A SURVEY of senior US hospital managers has reinforced concerns about the worldwide trend to publish hospital performance outcomes on websites such as MyHospitals, with claims by the study participants that the measures used are meaningless.
The survey, published in JAMA Internal Medicine, obtained responses from chief medical officers and other leading executives at 380 US hospitals, who were asked about America’s Hospital Compare website. (1)
Hospital Compare is more detailed than Australia’s more recent MyHospitals site, and includes reports on “processes of care” measures such as the percentage of patients hospitalised for acute myocardial infarction treated with β-blockers, as well as condition-specific mortality and readmission rates, patient experience measures and cost and volume measures.
The US survey found a strong belief among survey respondents that many of the measures stimulated “quality improvement efforts, a sense of empowerment that hospitals are capable of bettering their performance, and an understanding that the public is paying attention”.
However, up to 59% of respondents raised concerns about unintended consequences of publicly reported measures such as gaming the system through changing documentation and coding practices, and neglect of more important issues.
Half the respondents did not believe that the measures accurately portrayed the quality of care for the conditions they addressed or could be used to draw inferences about quality at the hospital more generally, and more than half reported that the measures were not meaningful for differentiating hospitals.
The author of an accompanying commentary said the bureaucratic work of measurement and reporting usually fell to non-clinical staff “with little understanding of or authority over processes on the wards”, and argued that performance improvement programs should be clinician-led in order to provoke meaningful change. (2)
Australian experts told MJA InSight the study offered important cautions for the future development of MyHospitals.
The Australian website, launched by the federal Labor government in 2010, currently contains limited data such as waiting times for particular procedures and rates of health care-associated Staphylococcus aureus infections. However, the National Health Performance Authority (NHPA), which maintains the MyHospitals website, has plans for it to report on hospital-standardised mortality and other measures. (3)
Dr Ian Scott, director of the department of internal medicine and clinical epidemiology at Princess Alexandra Hospital, Brisbane, said he did not believe the MyHospitals website was currently driving any significant improvements in Australian hospitals.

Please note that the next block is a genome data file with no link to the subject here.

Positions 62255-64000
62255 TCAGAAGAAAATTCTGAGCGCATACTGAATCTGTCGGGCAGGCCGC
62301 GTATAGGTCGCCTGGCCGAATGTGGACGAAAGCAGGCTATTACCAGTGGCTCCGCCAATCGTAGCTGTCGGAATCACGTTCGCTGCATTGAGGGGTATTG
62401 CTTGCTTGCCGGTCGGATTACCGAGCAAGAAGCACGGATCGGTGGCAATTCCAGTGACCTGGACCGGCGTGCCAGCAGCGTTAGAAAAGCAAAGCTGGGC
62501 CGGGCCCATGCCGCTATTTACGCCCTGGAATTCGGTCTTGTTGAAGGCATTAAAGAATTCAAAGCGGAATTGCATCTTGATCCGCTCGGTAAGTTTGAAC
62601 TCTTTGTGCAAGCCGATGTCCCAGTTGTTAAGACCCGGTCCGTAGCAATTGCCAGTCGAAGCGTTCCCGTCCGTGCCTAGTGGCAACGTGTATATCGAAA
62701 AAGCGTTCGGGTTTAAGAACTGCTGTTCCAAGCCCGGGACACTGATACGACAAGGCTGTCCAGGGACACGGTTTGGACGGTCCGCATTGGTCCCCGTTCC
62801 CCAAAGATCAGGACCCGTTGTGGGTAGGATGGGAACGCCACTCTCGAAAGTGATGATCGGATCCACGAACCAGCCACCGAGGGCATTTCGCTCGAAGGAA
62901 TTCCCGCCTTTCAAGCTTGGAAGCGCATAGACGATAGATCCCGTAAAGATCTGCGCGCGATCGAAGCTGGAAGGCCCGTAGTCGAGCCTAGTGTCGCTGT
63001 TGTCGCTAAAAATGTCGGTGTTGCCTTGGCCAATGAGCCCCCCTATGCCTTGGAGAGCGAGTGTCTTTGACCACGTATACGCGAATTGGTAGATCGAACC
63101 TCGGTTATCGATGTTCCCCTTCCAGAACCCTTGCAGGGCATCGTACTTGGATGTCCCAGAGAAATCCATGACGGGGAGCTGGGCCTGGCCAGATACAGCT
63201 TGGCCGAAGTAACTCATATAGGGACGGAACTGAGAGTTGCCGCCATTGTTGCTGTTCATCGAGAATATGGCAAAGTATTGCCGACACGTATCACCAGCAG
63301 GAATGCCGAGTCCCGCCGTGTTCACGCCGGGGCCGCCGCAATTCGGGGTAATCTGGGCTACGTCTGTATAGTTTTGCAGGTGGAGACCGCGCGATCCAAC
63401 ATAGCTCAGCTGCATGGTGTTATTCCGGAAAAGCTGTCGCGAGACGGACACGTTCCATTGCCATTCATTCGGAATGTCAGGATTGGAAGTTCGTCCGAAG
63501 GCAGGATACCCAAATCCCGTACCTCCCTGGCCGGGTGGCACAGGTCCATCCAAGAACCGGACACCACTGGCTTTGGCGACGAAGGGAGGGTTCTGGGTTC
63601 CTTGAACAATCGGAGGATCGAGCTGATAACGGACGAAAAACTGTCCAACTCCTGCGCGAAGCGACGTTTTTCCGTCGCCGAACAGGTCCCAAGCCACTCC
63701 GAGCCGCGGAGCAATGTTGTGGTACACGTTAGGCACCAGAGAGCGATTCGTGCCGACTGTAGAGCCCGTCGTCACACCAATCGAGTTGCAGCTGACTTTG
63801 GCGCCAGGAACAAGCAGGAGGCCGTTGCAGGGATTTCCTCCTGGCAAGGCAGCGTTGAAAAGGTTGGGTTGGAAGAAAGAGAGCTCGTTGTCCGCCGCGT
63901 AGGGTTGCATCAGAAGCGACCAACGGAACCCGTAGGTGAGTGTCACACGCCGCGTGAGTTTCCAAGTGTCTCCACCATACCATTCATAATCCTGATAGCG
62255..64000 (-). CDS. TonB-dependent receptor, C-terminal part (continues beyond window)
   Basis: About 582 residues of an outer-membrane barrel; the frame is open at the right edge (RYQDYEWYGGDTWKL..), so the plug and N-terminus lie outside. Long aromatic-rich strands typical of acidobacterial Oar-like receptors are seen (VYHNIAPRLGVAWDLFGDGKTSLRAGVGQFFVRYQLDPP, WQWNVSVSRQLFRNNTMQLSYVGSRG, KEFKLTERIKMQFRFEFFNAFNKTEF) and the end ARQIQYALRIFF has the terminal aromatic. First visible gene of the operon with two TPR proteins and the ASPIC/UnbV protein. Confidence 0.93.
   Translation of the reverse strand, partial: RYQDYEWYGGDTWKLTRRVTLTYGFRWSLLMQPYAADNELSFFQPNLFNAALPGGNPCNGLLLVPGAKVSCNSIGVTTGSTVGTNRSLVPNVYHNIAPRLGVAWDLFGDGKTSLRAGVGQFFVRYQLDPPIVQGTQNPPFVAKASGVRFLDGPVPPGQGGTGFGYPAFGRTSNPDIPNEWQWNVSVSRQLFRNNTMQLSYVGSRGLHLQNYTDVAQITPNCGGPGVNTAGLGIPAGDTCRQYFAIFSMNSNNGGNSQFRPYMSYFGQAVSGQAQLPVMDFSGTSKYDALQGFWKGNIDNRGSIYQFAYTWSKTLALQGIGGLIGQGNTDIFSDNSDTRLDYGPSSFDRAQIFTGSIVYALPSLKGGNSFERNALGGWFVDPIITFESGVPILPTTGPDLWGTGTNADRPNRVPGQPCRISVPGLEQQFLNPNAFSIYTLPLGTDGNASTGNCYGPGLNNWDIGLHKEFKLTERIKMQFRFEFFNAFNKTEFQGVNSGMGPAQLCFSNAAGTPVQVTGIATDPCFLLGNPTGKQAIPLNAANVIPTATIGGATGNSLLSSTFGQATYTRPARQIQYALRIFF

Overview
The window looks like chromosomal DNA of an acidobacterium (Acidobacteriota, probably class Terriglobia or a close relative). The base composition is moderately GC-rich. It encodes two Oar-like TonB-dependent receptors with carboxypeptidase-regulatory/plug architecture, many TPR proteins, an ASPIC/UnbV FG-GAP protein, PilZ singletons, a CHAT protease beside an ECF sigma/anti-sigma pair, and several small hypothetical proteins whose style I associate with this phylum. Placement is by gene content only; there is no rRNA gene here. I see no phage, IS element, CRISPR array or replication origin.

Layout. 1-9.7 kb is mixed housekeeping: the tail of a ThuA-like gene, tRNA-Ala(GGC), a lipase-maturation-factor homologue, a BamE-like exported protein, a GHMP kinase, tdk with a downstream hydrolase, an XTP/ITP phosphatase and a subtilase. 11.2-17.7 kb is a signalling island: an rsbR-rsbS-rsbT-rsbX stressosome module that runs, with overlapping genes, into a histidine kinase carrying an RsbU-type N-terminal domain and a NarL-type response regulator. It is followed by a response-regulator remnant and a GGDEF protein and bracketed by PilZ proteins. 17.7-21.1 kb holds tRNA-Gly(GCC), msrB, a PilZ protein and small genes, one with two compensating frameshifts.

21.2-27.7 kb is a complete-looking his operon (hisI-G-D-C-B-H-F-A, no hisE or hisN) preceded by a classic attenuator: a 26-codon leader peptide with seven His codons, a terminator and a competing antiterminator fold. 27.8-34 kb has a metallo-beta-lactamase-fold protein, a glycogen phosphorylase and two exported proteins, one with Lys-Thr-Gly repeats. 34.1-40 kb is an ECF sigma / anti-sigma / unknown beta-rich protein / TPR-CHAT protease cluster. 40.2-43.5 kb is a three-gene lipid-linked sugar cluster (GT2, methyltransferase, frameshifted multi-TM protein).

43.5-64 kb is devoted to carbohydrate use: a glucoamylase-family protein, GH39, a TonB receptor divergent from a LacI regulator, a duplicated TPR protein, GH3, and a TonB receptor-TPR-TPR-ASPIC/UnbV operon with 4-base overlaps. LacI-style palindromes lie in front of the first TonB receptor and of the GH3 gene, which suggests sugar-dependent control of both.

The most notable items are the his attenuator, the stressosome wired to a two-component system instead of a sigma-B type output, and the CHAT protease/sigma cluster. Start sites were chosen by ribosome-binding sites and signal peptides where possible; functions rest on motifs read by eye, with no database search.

“I’m not saying hospital managers or professionals are ignoring it but don’t think they take a lot of notice of it either, because they already have access to the information before it goes online”, he said.
“No hospital wants to be the worst for a particular measure, so they are sensitive to the data, but they were already sensitive to these measures because there has been an intense quality and safety agenda within hospitals for some time.”
Dr Scott applauded the current “softly, softly” approach to publishing data on the website.
“I think there’s a little more reluctance on the part of policymakers and hospital managers in Australia compared to other countries to having mortality and other clinical outcome data put up on a public website because there are concerns people will misinterpret it”, he said.
Dr Alan Wolff, a medical administrator and director of medical services at Wimmera Health Care Group, Victoria, agreed Australian politicians and bureaucrats had been relatively tempered compared with their US and UK counterparts in committing to publishing hospital performance data online.
“Our hospitals know their hospital standardised mortality rates but they are not published”, Dr Wolff told MJA InSight. “There hasn’t been a draconian approach in Australia, but I think it will get tighter.”
Dr Wolff said the key lesson from the latest US study and others like it was to involve clinicians in creating and monitoring performance outcomes.
“It needs to be a bottom-up approach, and it needs to involve a carrot and not a stick — not shaming hospitals into improving performance, which lowers morale among staff”, he said.
“The measureables must to be things that can be changed, like rates of thrombolysis for stroke, rather than just mortality figures.”
Dr Diane Watson, NHPA CEO, said the US study was important research given some US states were more than 15 years ahead of Australia in publicly reporting comparable performance of hospitals.
“In light of this new research in the US, we hope that the measures on the MyHospitals website stimulate quality improvement, clinical engagement and improved care for patients”, she told MJA InSight, saying MyHospitals averaged more than 238 000 unique visitors per month.
Dr Watson said NHPA worked with hospital advisory committees and collaborated with international colleagues to ensure its measures reflected the quality and safety of care in Australia’s hospitals.